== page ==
Superintendent Of Oklahoma Schools Is Pushing The Bible Into The Curriculum

( — On Thursday June 27, Oklahoma superintendent of Public Instruction Ryan Walters announced that public schools in the state will now be required to incorporate the Bible and the Ten Commandments into their curricula for grades 5-10. Walters says that the bible is among the “most foundational documents” for the creation of the United States and for the constitution. The teaching materials will be provided by the state, and schools are expected to comply immediately.

There have been several instances in recent years in which efforts have been made to bring religion back into public education. Last month, Oklahoma Governor Kevin Stitt signed a bill that would allow students to be excused from their regular classrooms in order to receive religious instruction. On June 19, Louisiana Governor Jeff Landry signed legislation requiring schools to display the Ten Commandments in all public-school classrooms in “large, easily readable font”.

The Oklahoma Attorney General, Gentner Drummond, pointed out that state law already allows for Bibles in the classroom as well as their use by teachers. The new curriculum requirements seem to be more about historical context for the United States than religious faith. As Walters points out, the Bible has been interwoven in America since its formation. The nation’s founders were well-versed in biblical study, the Bible was cited in the movement to abolish slavery, and most civil rights leaders in the 20th century appealed to Biblical principles. Martin Luther King Jr. was a Baptist minister and frequently referenced biblical stories in his speeches and writing.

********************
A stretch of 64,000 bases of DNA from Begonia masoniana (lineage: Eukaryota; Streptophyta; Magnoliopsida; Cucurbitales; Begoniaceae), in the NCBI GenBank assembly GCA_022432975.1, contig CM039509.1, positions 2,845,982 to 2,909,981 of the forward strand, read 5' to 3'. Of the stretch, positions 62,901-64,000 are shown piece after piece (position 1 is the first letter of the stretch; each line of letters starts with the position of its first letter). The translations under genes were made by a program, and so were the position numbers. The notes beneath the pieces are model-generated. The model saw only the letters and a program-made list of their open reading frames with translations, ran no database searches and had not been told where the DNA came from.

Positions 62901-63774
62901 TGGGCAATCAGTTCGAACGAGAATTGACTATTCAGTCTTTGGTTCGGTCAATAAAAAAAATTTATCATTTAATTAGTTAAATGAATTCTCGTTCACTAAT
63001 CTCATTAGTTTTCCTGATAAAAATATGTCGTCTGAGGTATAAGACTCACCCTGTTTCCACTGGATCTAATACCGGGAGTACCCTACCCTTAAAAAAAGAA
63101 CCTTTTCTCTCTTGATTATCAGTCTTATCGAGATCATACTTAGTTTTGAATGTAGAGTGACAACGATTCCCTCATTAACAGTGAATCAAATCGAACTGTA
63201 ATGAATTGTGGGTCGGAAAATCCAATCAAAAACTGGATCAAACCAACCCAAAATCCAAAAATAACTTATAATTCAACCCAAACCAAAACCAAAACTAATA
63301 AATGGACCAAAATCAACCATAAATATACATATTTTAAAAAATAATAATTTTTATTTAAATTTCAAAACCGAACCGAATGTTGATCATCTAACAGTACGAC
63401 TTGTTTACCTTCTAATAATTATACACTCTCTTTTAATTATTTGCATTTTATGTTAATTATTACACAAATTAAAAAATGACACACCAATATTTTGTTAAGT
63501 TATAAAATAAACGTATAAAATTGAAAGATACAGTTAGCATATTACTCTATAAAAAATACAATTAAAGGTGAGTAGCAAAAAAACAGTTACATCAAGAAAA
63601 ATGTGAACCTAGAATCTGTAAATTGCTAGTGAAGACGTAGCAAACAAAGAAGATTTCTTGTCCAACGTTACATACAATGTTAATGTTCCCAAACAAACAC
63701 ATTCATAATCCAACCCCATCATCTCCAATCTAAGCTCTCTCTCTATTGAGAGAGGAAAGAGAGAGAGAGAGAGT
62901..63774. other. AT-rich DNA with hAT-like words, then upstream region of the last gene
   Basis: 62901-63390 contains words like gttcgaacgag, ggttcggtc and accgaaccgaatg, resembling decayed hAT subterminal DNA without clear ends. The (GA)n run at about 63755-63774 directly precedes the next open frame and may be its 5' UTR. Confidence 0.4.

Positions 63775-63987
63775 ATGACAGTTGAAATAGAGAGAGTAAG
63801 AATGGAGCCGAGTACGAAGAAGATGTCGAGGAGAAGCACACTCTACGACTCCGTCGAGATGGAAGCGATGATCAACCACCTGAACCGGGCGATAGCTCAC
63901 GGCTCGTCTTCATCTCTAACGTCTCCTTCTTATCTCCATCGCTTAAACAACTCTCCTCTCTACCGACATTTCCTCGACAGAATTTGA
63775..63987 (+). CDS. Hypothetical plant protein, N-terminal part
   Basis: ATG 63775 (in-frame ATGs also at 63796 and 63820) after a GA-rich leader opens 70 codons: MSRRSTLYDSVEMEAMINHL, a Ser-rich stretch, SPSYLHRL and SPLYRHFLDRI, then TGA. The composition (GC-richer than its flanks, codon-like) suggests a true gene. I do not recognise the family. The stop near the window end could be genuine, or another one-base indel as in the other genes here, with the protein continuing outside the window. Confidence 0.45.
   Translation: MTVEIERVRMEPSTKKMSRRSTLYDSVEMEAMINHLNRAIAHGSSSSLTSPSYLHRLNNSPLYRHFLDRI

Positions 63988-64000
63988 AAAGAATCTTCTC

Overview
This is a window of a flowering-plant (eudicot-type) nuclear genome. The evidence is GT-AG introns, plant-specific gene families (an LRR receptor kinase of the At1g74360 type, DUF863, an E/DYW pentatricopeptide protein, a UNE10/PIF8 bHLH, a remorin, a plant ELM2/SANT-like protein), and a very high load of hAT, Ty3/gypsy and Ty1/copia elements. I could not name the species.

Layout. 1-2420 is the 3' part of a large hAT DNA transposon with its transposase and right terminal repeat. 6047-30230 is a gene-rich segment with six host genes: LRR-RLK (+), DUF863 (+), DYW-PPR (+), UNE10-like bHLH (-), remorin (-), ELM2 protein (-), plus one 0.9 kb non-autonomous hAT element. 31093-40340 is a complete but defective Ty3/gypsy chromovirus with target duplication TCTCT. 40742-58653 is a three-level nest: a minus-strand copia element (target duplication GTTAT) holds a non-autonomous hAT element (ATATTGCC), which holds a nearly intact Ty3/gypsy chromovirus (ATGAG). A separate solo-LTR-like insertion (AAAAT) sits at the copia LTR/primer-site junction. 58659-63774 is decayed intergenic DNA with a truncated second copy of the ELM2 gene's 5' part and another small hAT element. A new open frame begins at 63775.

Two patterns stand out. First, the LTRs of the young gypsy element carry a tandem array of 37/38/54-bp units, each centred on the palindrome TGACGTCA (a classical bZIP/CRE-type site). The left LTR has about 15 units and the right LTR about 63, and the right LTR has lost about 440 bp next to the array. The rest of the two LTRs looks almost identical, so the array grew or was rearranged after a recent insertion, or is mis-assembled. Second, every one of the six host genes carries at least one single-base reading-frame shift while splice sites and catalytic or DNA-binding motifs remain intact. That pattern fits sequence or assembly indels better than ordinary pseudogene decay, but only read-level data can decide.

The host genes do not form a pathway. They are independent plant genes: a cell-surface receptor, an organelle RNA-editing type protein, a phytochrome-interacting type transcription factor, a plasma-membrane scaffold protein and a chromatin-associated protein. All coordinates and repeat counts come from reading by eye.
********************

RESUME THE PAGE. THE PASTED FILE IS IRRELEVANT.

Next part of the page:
While Walters says that the Bible is a necessary historical document for understanding America’s history, its legal system, and Western history, many are critical of the decision. Americans United for Separation of Church and State CEO Rachel Laser calls it a transparent attempt to “religiously coerce” students in public schools. She is also not the only one to suggest that the new required curriculum is unconstitutional. While the Bible has been read by people of all faiths the world over, religious texts in schools are increasingly controversial. There will very likely be legal challenges to Walter’s decision.

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